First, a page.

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John Kenneth Collins (39) has been charged with the murder of 45-year-old Brent Andrew Bacon on February 4 in 2019 and is appearing before the High Court at Dunedin.
The defendant took the rare step of opting to give evidence this morning, during which he told the jury of six men and six women he only attacked the victim because he believed his life was in danger.
Collins said Mr Bacon had been paranoid in the lead-up to the incident and then suddenly turned on him.
“Hands clenched, just this look of evil. I've seen him pissed off but not like (this). He just came at me,” the defendant said.
He said he noticed Mr Bacon was holding scissors and swung the bat only to ward him off.
“I thought he was going to stab me.”
It was the first time Collins had mentioned the scissors, something Crown prosecutor Richard Smith picked up on during cross-examination.
Why had it only arisen now, he asked.
Collins, who gave a two-hour police interview a couple of weeks after the incident in which he neglected to mention it, said he had forgotten the detail.
“Are you asking this jury to believe that you're in an interview for murder and you didn't remember that at the time of the incident he had scissors in his hand?” asked Mr Smith.
“I tried to block a lot of it out,” said Collins.
Mr Bacon allegedly said: “I'm going to f***ing kill you, c***”.
Then Collins says he delivered another blow, this time to the side of the head.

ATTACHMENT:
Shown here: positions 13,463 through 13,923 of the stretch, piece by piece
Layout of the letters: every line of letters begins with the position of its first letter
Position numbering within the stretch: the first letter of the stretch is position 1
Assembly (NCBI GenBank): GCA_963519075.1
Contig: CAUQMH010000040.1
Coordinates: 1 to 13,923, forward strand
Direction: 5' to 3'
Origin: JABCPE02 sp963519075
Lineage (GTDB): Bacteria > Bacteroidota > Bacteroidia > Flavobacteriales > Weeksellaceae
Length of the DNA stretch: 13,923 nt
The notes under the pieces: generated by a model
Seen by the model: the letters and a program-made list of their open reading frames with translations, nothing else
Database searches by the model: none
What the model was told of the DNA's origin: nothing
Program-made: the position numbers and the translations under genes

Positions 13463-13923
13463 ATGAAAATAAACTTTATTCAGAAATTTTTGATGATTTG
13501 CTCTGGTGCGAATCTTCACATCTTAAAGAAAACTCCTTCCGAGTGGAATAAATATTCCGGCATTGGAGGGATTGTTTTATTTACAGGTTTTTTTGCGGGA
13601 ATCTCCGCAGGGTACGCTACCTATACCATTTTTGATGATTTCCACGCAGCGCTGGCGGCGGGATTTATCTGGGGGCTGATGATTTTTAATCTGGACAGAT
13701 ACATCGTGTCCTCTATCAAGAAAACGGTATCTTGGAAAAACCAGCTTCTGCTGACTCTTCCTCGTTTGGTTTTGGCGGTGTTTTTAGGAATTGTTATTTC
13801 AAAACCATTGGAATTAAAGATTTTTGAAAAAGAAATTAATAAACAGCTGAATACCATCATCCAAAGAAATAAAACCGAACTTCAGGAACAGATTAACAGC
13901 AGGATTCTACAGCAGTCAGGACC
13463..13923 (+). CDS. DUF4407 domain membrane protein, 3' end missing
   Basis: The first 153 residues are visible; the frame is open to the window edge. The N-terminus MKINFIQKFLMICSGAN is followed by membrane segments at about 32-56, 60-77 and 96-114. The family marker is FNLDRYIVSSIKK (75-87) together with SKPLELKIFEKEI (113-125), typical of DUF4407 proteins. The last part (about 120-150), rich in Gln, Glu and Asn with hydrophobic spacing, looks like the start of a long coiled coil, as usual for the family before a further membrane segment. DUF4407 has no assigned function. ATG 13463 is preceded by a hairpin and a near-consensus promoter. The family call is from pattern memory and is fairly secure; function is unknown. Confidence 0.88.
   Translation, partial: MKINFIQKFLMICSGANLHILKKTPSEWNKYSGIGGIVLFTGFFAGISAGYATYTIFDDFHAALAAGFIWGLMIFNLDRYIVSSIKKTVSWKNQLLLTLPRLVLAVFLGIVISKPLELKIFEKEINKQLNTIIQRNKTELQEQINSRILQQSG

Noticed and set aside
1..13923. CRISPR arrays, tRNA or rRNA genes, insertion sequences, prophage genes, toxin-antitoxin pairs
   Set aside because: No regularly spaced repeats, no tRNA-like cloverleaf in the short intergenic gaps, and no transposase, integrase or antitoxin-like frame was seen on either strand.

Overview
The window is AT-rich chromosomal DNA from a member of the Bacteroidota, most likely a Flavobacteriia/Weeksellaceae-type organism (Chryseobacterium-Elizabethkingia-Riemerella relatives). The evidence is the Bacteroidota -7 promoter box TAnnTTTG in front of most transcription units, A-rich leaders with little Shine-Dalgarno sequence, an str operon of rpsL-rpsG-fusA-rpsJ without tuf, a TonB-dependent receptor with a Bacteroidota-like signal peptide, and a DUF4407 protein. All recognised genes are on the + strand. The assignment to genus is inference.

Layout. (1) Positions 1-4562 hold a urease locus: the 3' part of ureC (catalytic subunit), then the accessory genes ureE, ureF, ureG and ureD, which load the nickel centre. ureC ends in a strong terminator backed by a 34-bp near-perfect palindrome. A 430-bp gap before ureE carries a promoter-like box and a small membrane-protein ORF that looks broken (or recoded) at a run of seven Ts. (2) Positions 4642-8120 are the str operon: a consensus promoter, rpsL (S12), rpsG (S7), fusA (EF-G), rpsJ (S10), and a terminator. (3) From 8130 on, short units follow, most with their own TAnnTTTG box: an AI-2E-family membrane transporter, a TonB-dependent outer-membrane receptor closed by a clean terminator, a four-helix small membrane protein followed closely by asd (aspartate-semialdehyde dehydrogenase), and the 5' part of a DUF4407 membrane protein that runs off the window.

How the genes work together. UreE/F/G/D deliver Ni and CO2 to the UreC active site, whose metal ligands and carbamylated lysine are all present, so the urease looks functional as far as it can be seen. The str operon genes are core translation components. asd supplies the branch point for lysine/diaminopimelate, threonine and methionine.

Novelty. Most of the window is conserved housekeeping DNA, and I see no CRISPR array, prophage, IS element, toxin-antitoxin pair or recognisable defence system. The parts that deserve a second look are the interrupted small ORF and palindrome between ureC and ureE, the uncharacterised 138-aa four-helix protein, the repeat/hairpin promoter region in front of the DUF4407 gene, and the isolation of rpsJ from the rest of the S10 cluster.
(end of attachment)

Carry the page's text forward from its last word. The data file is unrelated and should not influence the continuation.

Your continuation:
“He kind of toppled over to the side, falling onto his back and I just instinctively followed through and hit him a third time,” he said.
“I would've been 99% sure he would've been dead... it seemed like there was blood everywhere.”
Collins said the cricket bat had been propped against a couch as he returned from the kitchen to make a hot drink when Mr Bacon advanced on him.
He accepted Mr Smith's assertion that it was a “remarkable stroke of luck” that the weapon was immediately to hand when he needed.
Under cross-examination, Collins denied he was jealous of Mr Bacon's close relationship with his partner 32-year-old Aleisha Dawson, whom he said was seated on a couch during the violence.
He admitted having earlier threatened to punch the victim, but could not recall the reason why.
Mr Smith said the description of a “look of evil” was an attempt by the defendant to be emotive.
“You're trying to make [Mr Bacon] sound like a monster,” he said.
Medical witnesses gave evidence of breaks to three of the victim's fingers.
Mr Smith suggested that had been because Mr Bacon raised his hands to parry the blows being aimed at his head.
Collins denied that was the case.
The breaks could have been from him standing on the victim's hands in the aftermath, the defendant suggested.
So how was Mr Bacon's thumbprint found on the cricket bat in his own blood? It may have touched the surface when he was moving the body, Collins explained.
The defendant accepted that the contents of his police statement and his account in court differed significantly.
He put that down to the fact he had been smoking a lot of methamphetamine after the killing.
“You're coming up with a story to fit the evidence. That's what explains all these changes in your story,” said Mr Smith.
Collins denied that was the case.
The court heard this morning about an incident in June 2018 in which Mr Bacon assaulted his ex-partner, something of which Collins was aware.
However, he confirmed today that the victim was not someone he feared.
The court heard that Collins and Dawson bundled the body into a sleeping back, drove from the Lock St scene at in Mr Bacon's Toyota Emina and dumped his body beside a gravel road 35km north of Dunedin before they continued up the South Island.
The defendant said he did that simply because he “panicked”.
Mr Smith had an alternative theory.
“Anyone who saw his injuries would have known it was murder.”
The couple were found and arrested by police in Rotorua on February 20.
Counsel on both sides will give closing addresses next week.